Zack Munzer and Kate Turcotte of Orb Weaver Creamery
A coalition of business owners representing Vermont’s restaurants, retail stores, cheesemakers and the construction industry painted a bleak picture of their imminent financial future during a Zoom press conference Tuesday aimed at Vermont legislators.
After months of devastating losses wrought by the pandemic shutdown, they said, many of their industries, which took decades to grow, could be decimated virtually overnight if state lawmakers and the governor don’t act quickly enough to get emergency relief funds into the hands of small businesses.
Gov. Phil Scott has proposed $400 million in stimulus funding in the form of loans and grants. But representatives from various business sectors called on lawmakers to quickly approve the aid, and to give businesses “maximum flexibility” in how those funds are used.
“We cannot emphasize the urgency of this need enough,” said Sue Bette, owner of Bluebird Barbecue in Burlington, whose industry, she noted, was among the first to close and last to reopen. “The future of our vibrant and creative restaurant industry depends on it.”
Marc Sherman, owner of Stowe Mercantile, said “it’s a matter of weeks, not months” before his cash flow dries up and his 32-year-old retail store goes under. Sherman said he received a federal Paycheck Protection Program loan earlier this spring, which got his business through eight weeks of payroll and rent. But since the store reopened May 22, it’s been doing only 30 percent of normal sales, which he called “totally unsustainable.”
A larger part of Sherman’s revenue comes from sales of Vermont specialty foods, he explained, which he typically purchases in December and January. Since the store has been closed for months, however, much of that perishable inventory expired and now needs to be replaced so that he can generate new revenue. But without relief funding, Sherman doesn’t know how he’ll do so.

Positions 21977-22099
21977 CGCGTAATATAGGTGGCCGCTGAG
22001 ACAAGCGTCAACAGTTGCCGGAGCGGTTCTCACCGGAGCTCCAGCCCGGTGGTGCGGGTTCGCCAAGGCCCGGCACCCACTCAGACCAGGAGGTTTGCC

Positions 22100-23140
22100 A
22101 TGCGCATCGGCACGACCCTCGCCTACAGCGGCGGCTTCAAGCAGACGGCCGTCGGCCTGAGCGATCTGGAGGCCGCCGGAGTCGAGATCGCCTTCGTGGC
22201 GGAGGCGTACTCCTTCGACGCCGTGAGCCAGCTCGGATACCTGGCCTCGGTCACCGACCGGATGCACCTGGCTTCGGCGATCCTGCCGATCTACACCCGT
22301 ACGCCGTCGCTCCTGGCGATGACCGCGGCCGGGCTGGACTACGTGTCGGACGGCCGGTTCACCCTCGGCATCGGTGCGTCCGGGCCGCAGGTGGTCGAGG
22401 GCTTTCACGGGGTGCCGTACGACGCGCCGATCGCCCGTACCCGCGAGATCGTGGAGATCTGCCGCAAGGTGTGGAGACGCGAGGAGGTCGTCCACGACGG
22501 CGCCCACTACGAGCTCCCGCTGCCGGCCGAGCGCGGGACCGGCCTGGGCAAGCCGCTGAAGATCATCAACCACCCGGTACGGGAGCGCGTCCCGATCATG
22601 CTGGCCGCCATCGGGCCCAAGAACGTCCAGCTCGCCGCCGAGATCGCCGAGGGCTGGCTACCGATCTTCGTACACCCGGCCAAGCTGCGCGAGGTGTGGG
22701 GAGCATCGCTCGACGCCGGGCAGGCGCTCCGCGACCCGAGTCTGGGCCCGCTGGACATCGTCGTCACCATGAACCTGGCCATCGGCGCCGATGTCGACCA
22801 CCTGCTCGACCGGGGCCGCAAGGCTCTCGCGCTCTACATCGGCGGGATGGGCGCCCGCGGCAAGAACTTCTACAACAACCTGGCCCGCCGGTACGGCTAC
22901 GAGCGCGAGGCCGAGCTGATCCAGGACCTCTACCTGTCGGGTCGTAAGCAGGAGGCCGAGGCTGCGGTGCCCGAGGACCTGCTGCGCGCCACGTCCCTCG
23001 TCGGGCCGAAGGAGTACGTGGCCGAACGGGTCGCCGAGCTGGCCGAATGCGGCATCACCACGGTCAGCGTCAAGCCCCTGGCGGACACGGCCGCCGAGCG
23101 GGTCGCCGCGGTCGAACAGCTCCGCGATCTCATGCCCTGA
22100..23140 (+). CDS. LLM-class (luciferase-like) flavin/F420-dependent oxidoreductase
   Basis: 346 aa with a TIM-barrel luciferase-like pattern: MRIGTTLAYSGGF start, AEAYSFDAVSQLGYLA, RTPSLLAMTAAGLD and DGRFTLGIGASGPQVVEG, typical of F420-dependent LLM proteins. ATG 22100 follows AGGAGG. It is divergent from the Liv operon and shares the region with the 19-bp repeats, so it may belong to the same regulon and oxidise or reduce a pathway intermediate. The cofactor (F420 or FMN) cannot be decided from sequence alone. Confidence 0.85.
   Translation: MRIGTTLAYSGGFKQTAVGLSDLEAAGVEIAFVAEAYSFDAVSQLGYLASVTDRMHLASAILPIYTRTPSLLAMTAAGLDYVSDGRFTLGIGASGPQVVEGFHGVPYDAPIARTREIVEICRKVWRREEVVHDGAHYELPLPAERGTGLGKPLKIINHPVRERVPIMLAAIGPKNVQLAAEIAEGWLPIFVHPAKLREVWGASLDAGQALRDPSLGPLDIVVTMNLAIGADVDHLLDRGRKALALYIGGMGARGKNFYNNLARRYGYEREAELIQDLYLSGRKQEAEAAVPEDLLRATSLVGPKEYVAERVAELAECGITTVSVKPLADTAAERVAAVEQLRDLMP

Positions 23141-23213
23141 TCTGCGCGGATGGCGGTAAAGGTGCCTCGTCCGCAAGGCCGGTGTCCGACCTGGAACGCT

“As we go into later June, I have no other source of funds to keep the business going,” he added. “I can save 15 jobs supporting 15 families if I get funding quickly enough.”
The domino effect of retail and restaurant closures was made evident by Marty Mundy, executive director of the Vermont Cheese Council in Waitsfield. As of mid-March, she said, the majority of their 50-plus members were reporting revenue losses of 25 to 75 percent compared to 2019, with the projected sales of Vermont cheeses down at least 1 million pounds from last year.
As Mundy noted, Vermont artisanal cheesemakers have been affected across the board, from tiny mom-and-pop farms to major operations. At New Haven’s Orb Weaver Creamery, owners Kate Turcotte and Zack Munzer were forced to sell two of their 12 cows to make ends meet. And in March, Mundy noted, internationally renowned Jasper Hill Farm sold off its entire herd because of pandemic-related losses.
“It takes years for these farmers to build up their herds,” she said. “And it took COVID a matter of weeks to start downsizing them.”
“I don’t need another loan,” said Irasburg contractor Patrick Cartee. Though some people may characterize government grants as “free money,” Cartee said he sees them instead as an investment in Vermont’s small businesses. Construction companies will pay it back in the form of tax revenues "if we survive."
Cartee said he's managed to make ends meet by delaying equipment maintenance and upgrades, but he said the situation feels more precarious for his workers.
“My employees are great, but it’s different around the job,” he added. “There’s an uncertainty … of whether their jobs are going to be there.”
Jed Davis, co-owner of the Farmhouse Group, which operates restaurants in Chittenden County, said that while he understands the need and desire of state lawmakers to move cautiously in allocating public funds, “This is a unique time, and it might be best to not let perfect get in the way of good.”